“A Biographical History of Lancaster Co. Being a History of Early Settlers and Eminent Men of the County” by Alex. Harris, 1827 Lancaster, Pa.: Elias Barr & Co., 1872
Pg. 335, REV. BERNARD KEENAN was born in the county of Tyrone, Ireland, and was early designed by his parents for the clerical profession.He entered the college of Dungannon, where he remained as a student for four years.He was then engaged as a teacher in that institution, and thus occupied for the next seven years, having been the first Catholic who had been known to be employed as a teacher in the Protestant college of Dungannon.Having made up his mind to leave his native home, he proposed going to France; but as the Right Reverend Bishop Conwell was then on his way to London to be consecrated Bishop of Philadelphia, he accompanied him to Liverpool, where he remained until the Bishop returned, and then sailed with him to the U. S.They landed at Baltimore on Nov. 21, 1820, and from there they proceeded to Philadelphia, where the subject of this notice was ordained priest, having been the first priest ever ordained in the Philadelphia conference.Shortly after his ordination he went to Mount St. Mary’s College, near Emmettsburg, Maryland, where he remained until the death of the Rev. J. J. Holland, of St. Mary’s Church, Lancaster, in the fall of 1823.During the period he spent at Emmettsburg he assisted in giving instruction to young men pursuing their studies, for which his superior linguistic attainments amply fitted him.Before leaving Ireland he had taught for a time in a gentleman’s family.He was appointed by the Bishop of the diocese to fill the (pg. 336) vacancy existing in St. Mary’s Church, a position he has held uninterruptedly up to the present time.While in Philadelphia, and prior to his appointment to the Lancaster charge, he was believed to be in the last stages of consumption, his physicians pronouncing the left lobe of his lungs as entirely gone with that disease.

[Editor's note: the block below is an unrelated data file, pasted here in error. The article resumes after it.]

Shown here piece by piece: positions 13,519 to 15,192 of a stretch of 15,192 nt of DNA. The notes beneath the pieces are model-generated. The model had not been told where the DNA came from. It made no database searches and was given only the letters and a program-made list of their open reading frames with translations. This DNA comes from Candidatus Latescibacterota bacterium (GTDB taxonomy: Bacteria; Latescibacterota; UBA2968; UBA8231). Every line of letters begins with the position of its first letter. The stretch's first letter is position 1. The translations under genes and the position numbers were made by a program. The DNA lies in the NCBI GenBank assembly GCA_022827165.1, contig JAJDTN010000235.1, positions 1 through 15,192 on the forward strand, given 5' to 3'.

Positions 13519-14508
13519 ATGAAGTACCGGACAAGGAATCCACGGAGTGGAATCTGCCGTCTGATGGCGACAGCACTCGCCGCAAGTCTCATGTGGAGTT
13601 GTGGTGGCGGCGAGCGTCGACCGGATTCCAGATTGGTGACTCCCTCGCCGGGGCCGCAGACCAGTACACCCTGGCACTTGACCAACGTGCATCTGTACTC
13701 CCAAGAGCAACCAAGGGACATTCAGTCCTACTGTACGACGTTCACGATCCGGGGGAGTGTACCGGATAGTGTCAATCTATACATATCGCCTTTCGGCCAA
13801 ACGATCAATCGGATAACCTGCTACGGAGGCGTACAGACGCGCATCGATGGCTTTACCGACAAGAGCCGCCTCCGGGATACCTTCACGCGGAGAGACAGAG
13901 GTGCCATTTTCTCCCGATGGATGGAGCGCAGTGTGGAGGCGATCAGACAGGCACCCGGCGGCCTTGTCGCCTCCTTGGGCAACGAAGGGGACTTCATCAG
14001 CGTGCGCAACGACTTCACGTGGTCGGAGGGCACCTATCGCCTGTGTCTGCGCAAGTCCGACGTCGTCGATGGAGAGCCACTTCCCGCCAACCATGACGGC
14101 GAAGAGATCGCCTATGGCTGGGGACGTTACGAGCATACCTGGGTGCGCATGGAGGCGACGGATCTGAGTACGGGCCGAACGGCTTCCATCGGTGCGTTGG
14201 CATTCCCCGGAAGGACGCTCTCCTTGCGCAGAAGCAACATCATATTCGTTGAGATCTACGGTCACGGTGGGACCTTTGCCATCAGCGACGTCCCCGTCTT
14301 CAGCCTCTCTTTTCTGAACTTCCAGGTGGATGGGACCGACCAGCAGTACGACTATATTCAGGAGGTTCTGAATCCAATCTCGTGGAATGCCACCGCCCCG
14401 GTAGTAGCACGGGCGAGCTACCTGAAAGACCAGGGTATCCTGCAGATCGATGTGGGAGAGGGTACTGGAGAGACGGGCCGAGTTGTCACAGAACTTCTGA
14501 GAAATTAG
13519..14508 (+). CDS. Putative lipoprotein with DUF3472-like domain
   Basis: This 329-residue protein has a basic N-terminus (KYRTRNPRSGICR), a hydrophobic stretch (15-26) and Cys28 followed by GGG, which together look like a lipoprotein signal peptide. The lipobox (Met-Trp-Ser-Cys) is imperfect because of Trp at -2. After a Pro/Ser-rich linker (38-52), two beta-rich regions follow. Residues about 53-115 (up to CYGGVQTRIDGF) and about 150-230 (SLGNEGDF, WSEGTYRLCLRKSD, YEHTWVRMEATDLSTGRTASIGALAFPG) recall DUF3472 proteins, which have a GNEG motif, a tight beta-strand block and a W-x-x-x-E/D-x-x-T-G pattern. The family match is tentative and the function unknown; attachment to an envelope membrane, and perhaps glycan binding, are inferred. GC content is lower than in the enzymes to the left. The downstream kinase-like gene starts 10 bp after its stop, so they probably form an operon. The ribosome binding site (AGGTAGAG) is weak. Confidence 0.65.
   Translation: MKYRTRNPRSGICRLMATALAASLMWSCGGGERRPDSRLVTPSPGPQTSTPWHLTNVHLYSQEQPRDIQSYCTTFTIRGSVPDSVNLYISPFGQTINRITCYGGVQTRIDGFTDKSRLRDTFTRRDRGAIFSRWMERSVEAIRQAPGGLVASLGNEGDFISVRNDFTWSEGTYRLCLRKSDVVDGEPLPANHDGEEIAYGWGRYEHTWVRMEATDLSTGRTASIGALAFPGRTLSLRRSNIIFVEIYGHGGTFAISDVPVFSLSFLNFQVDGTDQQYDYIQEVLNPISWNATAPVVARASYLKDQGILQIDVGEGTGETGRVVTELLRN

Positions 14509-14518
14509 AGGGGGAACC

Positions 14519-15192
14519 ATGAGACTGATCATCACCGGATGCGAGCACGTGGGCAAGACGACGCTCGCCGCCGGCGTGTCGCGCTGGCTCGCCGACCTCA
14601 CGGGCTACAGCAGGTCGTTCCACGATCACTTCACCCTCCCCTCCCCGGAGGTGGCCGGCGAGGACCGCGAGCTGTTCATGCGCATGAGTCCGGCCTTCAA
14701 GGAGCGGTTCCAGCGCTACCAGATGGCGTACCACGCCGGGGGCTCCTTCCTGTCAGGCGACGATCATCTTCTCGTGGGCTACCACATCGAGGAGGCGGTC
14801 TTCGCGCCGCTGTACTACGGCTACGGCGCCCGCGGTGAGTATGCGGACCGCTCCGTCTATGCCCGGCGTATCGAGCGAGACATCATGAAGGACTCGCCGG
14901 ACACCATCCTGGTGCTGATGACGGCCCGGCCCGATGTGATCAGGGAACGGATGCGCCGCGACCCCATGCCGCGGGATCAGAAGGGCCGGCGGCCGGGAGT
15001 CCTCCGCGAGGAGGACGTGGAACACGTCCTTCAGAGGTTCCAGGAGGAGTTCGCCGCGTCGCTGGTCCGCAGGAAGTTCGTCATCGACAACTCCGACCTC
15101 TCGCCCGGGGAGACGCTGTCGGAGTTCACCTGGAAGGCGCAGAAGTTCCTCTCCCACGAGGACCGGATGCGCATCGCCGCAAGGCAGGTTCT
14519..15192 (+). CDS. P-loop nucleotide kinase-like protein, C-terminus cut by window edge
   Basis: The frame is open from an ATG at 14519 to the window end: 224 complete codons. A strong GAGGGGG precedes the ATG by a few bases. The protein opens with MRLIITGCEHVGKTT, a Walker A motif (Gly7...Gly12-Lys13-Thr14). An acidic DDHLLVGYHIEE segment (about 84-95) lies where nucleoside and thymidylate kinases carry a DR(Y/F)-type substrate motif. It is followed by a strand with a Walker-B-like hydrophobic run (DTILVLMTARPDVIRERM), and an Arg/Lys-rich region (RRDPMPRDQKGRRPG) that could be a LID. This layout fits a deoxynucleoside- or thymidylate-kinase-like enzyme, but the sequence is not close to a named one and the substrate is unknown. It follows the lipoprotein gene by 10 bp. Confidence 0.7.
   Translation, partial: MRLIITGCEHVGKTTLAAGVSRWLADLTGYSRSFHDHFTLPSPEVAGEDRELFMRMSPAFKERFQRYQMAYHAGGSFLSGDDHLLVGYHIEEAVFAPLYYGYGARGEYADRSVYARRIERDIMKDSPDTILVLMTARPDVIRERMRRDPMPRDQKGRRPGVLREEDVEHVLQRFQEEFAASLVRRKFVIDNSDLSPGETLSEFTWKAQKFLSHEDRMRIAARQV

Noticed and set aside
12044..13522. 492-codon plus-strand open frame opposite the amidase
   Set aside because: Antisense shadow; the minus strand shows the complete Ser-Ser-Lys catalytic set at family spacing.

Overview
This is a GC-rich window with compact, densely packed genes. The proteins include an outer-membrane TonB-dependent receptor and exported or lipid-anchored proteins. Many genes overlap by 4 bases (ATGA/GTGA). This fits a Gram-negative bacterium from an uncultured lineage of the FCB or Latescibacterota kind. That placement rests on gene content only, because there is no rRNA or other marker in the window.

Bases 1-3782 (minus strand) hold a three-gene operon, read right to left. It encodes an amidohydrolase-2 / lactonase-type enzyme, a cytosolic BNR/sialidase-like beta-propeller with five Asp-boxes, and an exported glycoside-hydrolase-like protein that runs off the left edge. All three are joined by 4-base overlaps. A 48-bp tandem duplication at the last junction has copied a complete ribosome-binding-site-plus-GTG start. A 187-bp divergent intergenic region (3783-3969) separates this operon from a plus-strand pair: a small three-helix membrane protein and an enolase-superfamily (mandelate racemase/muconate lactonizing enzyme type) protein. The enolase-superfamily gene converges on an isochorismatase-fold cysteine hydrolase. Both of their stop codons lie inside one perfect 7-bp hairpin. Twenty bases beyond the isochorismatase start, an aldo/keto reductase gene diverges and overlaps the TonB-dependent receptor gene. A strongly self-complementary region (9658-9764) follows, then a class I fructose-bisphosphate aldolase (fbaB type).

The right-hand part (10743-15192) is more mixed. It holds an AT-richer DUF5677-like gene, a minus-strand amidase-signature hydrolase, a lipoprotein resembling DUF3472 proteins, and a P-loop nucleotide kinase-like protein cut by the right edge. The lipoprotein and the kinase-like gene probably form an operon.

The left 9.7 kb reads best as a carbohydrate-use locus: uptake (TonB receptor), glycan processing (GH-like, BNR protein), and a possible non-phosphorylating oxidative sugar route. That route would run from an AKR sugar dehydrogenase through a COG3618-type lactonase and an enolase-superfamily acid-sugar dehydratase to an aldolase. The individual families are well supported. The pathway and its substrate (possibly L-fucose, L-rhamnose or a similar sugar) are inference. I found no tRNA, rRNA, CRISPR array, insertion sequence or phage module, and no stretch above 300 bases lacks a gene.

The Catholic clergymen in America were at that time few in number.In connection with his duties at Lancaster, to attend at alternate periods the missions of Harrisburg, Lebanon, Colebrook, Elizabethtown and Columbia.During the absence of Bishop Shannahan at the Ecumenical Council at Rome, in 1870, Father Keenan was designated in lieu of (pg. 337) him, the administrator of the Diocese of Harrisburg.